at 8:00 a.m. and write. unlike that's ridiculous. i wrote this book everywhere. pizza joints on my lunch break, public transportation, numerous hotels in las vegas. don't ask. i was out there on work. i was that close alliance in las vegas -- close the blinds in las vegas. i found writing to be really, really hard. if anyone here who is a writer i hope that you two. i just find it really difficult yet i ended up in the book came out, i went through it all out loud and i really hope he. any place that felt clunky to cut as i wanted it to be companionable. any other questions?
8:33 am
[inaudible] >> canoe, editor at having to street press. she asked if i have an audio version. no unfortunately. >> coming soon? >> i hope so. >> it would be interesting for you to read it. i think i would enjoy it in audible form. >> yeah, thank you. >> anyone else agree, raise your hand. any other questions? yes, david. >> to any reenact and subscripts >> that's a great question. >> thank you very much. >> now, although the roman reenactment in this tiny town in
8:34 am
arkansas, 385, the suitability for a 6000 square foot replica of distillery with four watchtowers on a note with this compound and there was a cult up on the hill is just mind blowing that day to this new radio series seriously. i will see this. there wasn't dialogue, but i read the book that i had no idea what was going on when i was there. not a clue. i want in the world and people were speaking half latin and southern accents. it's like i can even understand latin and jessica standard american accent. so no, they had it very clearly devise this whole scenario, much more so than some of the other events. this felt very scripted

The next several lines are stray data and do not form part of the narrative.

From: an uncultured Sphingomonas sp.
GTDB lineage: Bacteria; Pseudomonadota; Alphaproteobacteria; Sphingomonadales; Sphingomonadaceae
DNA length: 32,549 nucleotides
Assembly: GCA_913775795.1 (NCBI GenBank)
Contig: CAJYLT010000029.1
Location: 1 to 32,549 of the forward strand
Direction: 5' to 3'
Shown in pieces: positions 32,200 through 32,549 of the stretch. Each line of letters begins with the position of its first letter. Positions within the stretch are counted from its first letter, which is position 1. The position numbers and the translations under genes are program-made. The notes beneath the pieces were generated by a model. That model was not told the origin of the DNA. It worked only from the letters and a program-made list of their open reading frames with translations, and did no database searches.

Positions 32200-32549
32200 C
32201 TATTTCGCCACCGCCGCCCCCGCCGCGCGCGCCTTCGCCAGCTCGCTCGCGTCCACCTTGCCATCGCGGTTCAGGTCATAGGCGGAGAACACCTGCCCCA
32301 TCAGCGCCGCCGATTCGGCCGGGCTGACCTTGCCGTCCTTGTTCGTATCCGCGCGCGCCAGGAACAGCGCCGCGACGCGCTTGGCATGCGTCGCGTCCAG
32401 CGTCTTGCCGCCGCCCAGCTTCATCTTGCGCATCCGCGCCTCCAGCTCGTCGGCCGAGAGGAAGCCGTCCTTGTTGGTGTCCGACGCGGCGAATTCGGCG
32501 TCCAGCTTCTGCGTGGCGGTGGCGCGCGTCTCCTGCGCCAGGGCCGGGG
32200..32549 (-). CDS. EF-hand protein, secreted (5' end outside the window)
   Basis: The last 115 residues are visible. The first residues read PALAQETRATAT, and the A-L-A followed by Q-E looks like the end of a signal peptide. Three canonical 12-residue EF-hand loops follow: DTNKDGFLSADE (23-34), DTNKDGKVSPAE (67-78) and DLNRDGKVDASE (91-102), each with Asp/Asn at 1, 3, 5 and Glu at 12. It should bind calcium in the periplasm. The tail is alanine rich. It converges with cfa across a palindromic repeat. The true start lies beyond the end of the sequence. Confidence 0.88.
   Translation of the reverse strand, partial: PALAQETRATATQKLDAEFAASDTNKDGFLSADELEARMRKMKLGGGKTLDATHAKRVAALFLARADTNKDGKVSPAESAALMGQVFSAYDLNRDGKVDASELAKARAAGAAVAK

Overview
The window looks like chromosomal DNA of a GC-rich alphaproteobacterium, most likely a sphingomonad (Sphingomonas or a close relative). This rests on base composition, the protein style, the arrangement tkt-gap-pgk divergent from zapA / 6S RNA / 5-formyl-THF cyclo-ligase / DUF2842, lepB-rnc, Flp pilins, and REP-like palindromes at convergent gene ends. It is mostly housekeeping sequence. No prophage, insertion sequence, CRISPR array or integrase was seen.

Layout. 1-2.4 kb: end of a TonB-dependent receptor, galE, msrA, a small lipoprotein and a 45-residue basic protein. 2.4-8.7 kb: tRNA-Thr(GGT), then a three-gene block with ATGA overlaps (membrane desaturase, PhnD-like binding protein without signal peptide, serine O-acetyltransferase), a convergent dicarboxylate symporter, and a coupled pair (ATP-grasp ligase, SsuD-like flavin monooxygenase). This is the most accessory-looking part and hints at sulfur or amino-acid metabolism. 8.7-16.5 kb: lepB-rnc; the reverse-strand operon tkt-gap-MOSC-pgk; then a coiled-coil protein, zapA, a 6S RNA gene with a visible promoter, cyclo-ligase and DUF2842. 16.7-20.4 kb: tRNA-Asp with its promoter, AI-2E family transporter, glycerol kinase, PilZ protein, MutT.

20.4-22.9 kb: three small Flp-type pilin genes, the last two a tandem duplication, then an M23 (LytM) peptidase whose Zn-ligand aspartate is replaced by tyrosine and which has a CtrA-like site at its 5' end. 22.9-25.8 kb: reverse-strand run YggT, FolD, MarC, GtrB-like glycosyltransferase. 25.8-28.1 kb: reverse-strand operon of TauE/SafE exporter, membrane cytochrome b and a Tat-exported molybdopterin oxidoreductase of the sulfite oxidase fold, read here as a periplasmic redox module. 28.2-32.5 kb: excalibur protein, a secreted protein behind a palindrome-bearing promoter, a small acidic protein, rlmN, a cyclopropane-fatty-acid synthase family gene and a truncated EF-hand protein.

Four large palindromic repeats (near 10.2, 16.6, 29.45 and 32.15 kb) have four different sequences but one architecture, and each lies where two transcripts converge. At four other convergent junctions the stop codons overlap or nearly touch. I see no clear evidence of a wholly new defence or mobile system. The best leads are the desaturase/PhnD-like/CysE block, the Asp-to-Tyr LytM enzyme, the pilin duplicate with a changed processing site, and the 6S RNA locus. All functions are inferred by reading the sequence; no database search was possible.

8:35 am
commendably script did. moments where people come in in the late julius, i've killed the kells. there was one moment, very funny moment where i was by attends, 16 issues a worse scandal. as trying time i tie see an altogether. i was by myself in the middle of the fort and no one else was around in the sky, this room and came up another century and were something like that and was like i've killed the kells and eight present you with his clothing. and i was like there's nobody around. [laughter] they don't even know i'm in here. i was like so scripted in some regards, yet, but i don't know if they had rehearsed it or what. but i was like going away. it's like i'm an actor. i do a foreign audience.
8:36 am
they become the audience themselves. that was the one where he put that together that that was the object is. or as a participant in the audience member at the same time. very bizarre. he read the book and contacted me to my facebook friends. it's like i told that tell. i was like yeah you did. fastmac i saw one other hand go up. [inaudible] >> can you talk about that some of the interpersonal politics are politics between groups because that's something we've talked about that fascinates me. >> this is a roman by the way, and professor at loyola. that's a great question. a lot of the groups do have very differing opinions because this is a hobby. nobody is getting paid.